• 182%. Increase in number of mobile users over the past year.

#employees

  • * 8. 29. 130. 350. 400. Number of Twitter employees in Jan 2008, Jan 2009, Jan 2010, Jan 2011 and today.

The reach and addict-ability of Twitter is unquestionable. After the Japanese earthquake hit it was Twitter I went too for updates from the news rooms… that’s what it’s become to me – The place of ‘updates’.

Long may it reign.

Viral Loop – The power of pass it on

I was recently recommended a book by Adam Penenberg called ‘Viral Loop’ by an old colleague of mine Marty Carrol who has just set up a cracking start-up called PowNum.

In essence the take-aways from the book are:

  • Some traditional companies, such as Tupperware, achieved “viral”-type success decades before popular use of the Internet.
  • Online firms grow virally when members of a Web site invite their friends to join.
  • When this pattern generates exponential growth, it becomes a “viral expansion loop,” which has three categories:
  • A “viral loop” expands based on referrals from members to their friends.
  • A “viral network” is made up of numerous connected viral loops, such as Facebook.
  • A “double viral loop” is a combination of a viral loop and a viral network.
  • With quality online offerings, sites don’t need salespeople or advertising to go viral.
  • Viral companies, such as Hotmail, YouTube, Facebook, LinkedIn, Twitter and eBay, share certain traits, like clear concepts, ease of use and rapid adoption.
  • A Web offering’s “viral coefficient” is measurable; a score of 1.0 – indicating that each member generates one new member – leads to exponential growth.
  • Viral growth is an integral component of great products and services, and is suited for smart phones, which will soon outsell PCs as Internet access machines.

The Web can make a business hugely profitable if the entrepreneurs have the right design and offer something the audience really wants. This formula worked for Hotmail, eBay, PayPal, MySpace, YouTube, Facebook, Digg, LinkedIn, Twitter and Flickr, as well as Hot or Not. Such sites offer services to which people come to feel so deeply attached that they become fervent evangelists. Then their contacts do the same, in a “positive-feedback loop.” That’s how viral lightning hits. Companies become Internet juggernauts when they can ride the three-part “viral expansion loop,” wherein Web visitors reliably beget additional guests:

  1. “Viral loop” – This referral-multiplying mechanism grows member-to-member.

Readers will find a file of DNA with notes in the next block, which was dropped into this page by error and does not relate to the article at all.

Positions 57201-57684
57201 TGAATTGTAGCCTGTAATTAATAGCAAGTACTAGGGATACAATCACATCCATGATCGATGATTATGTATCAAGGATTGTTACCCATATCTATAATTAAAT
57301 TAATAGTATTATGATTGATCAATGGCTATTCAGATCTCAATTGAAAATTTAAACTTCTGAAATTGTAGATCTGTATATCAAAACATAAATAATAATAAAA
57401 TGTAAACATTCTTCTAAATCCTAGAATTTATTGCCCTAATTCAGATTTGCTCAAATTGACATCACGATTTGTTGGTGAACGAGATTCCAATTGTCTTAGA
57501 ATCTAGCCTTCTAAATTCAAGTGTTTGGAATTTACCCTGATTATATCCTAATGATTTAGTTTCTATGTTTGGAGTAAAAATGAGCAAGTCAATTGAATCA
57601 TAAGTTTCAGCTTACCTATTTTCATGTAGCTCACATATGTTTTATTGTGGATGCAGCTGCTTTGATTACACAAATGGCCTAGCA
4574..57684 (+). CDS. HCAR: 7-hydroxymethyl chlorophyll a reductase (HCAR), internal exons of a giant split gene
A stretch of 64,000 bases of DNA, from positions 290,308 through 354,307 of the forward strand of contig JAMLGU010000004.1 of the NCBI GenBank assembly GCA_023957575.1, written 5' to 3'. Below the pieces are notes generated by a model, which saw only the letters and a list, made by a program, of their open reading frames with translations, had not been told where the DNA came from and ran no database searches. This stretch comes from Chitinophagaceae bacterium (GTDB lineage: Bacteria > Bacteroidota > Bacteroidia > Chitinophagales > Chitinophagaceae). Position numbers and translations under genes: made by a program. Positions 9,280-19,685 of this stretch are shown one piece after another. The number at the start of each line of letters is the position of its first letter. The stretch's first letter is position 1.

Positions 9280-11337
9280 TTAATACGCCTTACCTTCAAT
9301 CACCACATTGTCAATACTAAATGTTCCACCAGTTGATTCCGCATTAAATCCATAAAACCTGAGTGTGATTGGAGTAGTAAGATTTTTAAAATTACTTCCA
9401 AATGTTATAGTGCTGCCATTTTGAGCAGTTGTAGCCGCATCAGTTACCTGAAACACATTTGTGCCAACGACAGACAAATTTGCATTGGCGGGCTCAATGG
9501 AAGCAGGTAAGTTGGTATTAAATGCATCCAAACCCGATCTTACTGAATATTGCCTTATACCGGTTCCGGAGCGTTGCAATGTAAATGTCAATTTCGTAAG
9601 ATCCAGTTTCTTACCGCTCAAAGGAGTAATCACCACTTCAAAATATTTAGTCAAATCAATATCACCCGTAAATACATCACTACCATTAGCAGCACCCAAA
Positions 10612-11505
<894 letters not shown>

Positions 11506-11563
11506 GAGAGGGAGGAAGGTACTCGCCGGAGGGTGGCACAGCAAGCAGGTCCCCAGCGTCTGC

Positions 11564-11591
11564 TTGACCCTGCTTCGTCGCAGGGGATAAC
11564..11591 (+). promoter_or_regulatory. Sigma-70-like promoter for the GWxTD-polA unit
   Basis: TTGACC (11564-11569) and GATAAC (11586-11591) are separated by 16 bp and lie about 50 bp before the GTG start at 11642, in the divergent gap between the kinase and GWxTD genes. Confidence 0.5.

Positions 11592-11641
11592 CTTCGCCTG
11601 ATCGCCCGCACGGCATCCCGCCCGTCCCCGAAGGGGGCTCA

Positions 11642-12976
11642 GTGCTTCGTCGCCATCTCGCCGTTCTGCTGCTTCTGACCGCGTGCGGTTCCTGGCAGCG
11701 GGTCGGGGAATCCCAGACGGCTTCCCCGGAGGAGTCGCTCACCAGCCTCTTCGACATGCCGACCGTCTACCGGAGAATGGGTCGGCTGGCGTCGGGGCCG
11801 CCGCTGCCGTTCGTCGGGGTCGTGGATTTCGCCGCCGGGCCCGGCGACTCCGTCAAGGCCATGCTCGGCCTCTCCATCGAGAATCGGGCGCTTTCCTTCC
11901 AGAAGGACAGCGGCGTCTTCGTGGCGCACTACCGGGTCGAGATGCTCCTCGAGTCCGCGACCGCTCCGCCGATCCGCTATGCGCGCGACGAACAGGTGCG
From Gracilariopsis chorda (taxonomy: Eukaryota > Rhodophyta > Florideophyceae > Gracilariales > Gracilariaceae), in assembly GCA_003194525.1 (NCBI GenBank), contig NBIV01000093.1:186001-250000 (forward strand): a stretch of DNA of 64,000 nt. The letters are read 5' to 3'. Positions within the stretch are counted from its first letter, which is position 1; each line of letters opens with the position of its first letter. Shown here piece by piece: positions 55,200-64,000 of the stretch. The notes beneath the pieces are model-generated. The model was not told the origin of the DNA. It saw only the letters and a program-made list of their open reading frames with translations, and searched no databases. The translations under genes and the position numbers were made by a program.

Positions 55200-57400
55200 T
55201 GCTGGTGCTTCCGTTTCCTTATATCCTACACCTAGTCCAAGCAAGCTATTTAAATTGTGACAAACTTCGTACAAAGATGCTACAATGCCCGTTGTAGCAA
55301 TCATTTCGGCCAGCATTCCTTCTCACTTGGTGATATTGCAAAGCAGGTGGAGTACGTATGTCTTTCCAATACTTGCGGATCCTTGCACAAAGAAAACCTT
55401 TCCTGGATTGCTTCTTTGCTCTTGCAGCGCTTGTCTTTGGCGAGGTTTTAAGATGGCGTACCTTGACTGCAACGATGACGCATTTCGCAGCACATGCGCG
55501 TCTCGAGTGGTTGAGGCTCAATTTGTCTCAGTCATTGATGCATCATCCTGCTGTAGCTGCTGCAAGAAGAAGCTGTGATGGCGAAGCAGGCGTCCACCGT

2. “Viral Network” – Members form groups that intersect as they expand.
  3. “Double Viral Loop” – This hybrid of viral networks and viral loops is built on ever-increasing user content. A double viral loop grows more quickly as it adds users, often with little marketing effort (though increasing technical concerns).

The expansion of a viral loop depends both on users who promote a site’s goods or services, and on designers who build virality into their offerings. The Web is the ultimate, exponential connectivity medium, in that it enables people to share blogs, links, photos, videos and other Internet services. This creates a “virtuous circle,” the most efficacious form of direct marketing, based on the understanding that people will share things they like. The trick is figuring out what they like and including it, intrinsically, from the very beginning.

Big-time viral winners like Ning share certain characteristics:

  • “Web-based” service – The firm is designed to function and grow on the Internet.
  • “Free” offering – The service is complimentary but may be monetized in the future.
  • “Organizational technology” – Users, not employees, develop the content.
  • “Simple concept” – Straightforward and easy is always best.
  • “Built-in virality” – Users spur growth through sharing and positive word-of-mouth. “Extremely fast adoption” – Some 50% of Harvard students joined Facebook a month after the social network started, although the site spent no money on promotion.
  • “Exponential growth” – Users bring in more users, who bring in more users.
  • “Viral” characteristics – The “Virality index” must read greater than 1.0 for exponential growth.
  • “Predictable growth rates” – Just as “epidemiologists can predict with some certainty how quickly a virus will spread through a city,” you can foretell the birth of a viral loop.
  • “Network effects” – The more users there are, the more attractive joining becomes. “Stackability” – PayPal’s relationship with eBay offers stackable, synergistic growth. A “point of nondisplacement” – Viral companies eventually hit a “tipping point,” an unbeatable mass of users.
  • “Ultimate saturation” – Growth can slow once a site becomes immense.

Get the book:

Check out this SlideShare pres…

Check out this SlideShare presentation : Advertising at the speed of culture http://slidesha.re/dAZka1